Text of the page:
Hpakant Jade Stone Estimated at 50 Tons

By Saw Yan Naing 20 February 2014

RANGOON — A massive jade stone recently discovered near a village in Kachin State’s Hpakant region is believed to weigh about 50 tons, though with half the rock yet to be unearthed, its exact mass remains unknown.

After visiting the discovery site and sizing up the raw jade stone in Wai Ka village amid tight security, local jade merchant U Cho said initial reports of its size were likely underestimated.

“We estimate that the stone might be bigger,” he told The Irrawaddy. “What we had heard [that the stone was thought to weigh about 20 tons] was because the body of the stone is still buried in the ground. But, we don’t know how much it will be worth.”

Government troops were deployed this week to guard the area where the jade stone is located. As a result, local small-scale jade miners have been completely barred from searching for jade in the surrounding area.

The jade stone, described by locals as being “as big as a Mitsubishi Pajero truck,” was found by a small-scale miner, Aung Naing Win, on Feb. 9 in Hpakant Township. The region, west of the Kachin State capital Myitkyina, is known for possessing some of the world’s best jade.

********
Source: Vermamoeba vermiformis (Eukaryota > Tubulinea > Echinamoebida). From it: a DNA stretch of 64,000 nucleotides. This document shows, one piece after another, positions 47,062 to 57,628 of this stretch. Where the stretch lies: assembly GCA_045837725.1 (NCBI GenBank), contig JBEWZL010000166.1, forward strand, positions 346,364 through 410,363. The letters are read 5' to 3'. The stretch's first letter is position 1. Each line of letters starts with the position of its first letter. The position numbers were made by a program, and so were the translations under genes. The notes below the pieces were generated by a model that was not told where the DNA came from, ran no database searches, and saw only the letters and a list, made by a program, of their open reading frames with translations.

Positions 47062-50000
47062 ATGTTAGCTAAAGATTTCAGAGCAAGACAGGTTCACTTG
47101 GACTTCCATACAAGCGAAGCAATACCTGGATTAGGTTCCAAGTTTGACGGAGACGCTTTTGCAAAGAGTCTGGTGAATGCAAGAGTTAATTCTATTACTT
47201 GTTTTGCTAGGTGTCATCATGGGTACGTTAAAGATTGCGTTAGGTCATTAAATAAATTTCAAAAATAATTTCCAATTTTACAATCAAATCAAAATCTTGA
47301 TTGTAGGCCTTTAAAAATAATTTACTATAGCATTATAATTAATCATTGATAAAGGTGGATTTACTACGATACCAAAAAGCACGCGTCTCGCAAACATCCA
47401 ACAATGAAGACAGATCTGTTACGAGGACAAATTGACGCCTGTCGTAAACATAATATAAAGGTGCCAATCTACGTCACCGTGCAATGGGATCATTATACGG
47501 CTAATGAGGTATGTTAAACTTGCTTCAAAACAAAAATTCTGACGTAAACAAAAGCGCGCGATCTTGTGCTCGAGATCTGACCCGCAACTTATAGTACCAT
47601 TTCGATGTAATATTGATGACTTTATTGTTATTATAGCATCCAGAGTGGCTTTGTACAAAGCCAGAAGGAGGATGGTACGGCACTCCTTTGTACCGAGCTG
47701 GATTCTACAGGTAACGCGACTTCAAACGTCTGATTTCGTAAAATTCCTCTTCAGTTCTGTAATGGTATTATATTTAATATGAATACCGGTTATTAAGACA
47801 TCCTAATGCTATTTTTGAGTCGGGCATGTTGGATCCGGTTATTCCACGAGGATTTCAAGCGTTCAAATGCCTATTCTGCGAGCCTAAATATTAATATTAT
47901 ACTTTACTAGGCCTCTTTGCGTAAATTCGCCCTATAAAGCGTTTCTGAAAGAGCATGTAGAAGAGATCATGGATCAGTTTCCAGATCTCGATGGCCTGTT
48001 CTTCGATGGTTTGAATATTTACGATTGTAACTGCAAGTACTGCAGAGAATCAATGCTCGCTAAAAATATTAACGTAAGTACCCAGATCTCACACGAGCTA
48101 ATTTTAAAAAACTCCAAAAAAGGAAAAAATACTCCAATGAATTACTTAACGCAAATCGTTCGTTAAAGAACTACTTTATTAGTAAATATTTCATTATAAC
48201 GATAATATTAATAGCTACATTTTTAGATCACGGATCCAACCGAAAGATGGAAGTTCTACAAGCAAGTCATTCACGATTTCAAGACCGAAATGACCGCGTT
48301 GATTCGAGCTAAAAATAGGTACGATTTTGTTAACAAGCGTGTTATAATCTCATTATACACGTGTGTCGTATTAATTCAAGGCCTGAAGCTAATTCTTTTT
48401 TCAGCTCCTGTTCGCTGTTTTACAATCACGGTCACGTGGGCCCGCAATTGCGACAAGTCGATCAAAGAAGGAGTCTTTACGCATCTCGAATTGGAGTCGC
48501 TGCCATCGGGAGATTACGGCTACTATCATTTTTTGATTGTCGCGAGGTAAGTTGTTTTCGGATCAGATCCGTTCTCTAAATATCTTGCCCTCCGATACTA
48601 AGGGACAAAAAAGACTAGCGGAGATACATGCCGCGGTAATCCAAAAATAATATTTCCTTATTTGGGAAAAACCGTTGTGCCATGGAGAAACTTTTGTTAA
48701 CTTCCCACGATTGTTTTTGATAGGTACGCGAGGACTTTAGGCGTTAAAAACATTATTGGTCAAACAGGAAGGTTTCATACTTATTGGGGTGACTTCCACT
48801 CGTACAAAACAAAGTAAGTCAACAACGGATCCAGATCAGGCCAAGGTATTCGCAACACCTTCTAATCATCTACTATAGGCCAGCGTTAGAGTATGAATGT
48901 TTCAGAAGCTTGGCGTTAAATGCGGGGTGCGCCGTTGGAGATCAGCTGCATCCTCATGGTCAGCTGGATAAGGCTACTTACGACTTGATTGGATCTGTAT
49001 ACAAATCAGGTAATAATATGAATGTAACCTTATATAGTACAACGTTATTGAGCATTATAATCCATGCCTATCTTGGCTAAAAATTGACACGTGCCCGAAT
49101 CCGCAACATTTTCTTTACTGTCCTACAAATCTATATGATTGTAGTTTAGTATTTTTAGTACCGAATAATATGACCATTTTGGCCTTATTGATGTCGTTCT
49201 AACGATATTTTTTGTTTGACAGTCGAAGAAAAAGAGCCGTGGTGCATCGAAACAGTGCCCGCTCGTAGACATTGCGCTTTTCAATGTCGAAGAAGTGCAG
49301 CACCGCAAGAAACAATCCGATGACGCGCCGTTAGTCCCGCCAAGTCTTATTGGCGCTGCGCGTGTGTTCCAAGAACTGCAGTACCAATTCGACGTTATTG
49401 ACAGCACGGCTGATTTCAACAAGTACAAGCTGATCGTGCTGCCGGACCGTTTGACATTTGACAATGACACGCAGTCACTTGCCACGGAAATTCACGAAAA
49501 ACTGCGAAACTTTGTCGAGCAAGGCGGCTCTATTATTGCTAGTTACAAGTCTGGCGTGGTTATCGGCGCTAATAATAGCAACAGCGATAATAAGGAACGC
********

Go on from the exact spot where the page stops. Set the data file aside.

Contacted by The Irrawaddy on Wednesday, a staffer at the state-owned Myanmar Gems Enterprise in Naypyidaw said she was not allowed to comment on the jade stone discovery in Hpakant. Asked for contact details for an individual authorized to speak to the media, the staffer said she was not at liberty to provide that information.

The Myanmar Gems Enterprise operates under Burma’s Ministry of Mines.

Small-scale miners in the region operate unlicensed, and thus have no legal claim to jade that they discover. Most of them deal in the black market trade.

Legal ownership of the stone in Wai Ka village remains unclear. Licensed miners are allowed to reap the profits of their jade discoveries, subject to government taxation, but Burma’s 2008 Constitution stipulates that the state “is the ultimate owner of all lands and all natural resources above and below the ground, above and beneath the sea, and in the atmosphere in the Union.”

Burma produces the vast majority of the world’s jade. It is often smuggled over the border to China in a massive unregulated trade, without ever being taxed.

A July 2013 report by the US-based Ash Center for Democratic Governance and Innovation at Harvard University put the sale of Burmese jade at as high as US$8 billion in 2011.

Most jade mining companies that operate in Hpakant are run by Chinese businessmen or Burmese cronies. One of the biggest industry players is the Union of Myanmar Economic Holdings Ltd (UMEHL), a Burmese military-run conglomerate that dominates many sectors of the country’s economy.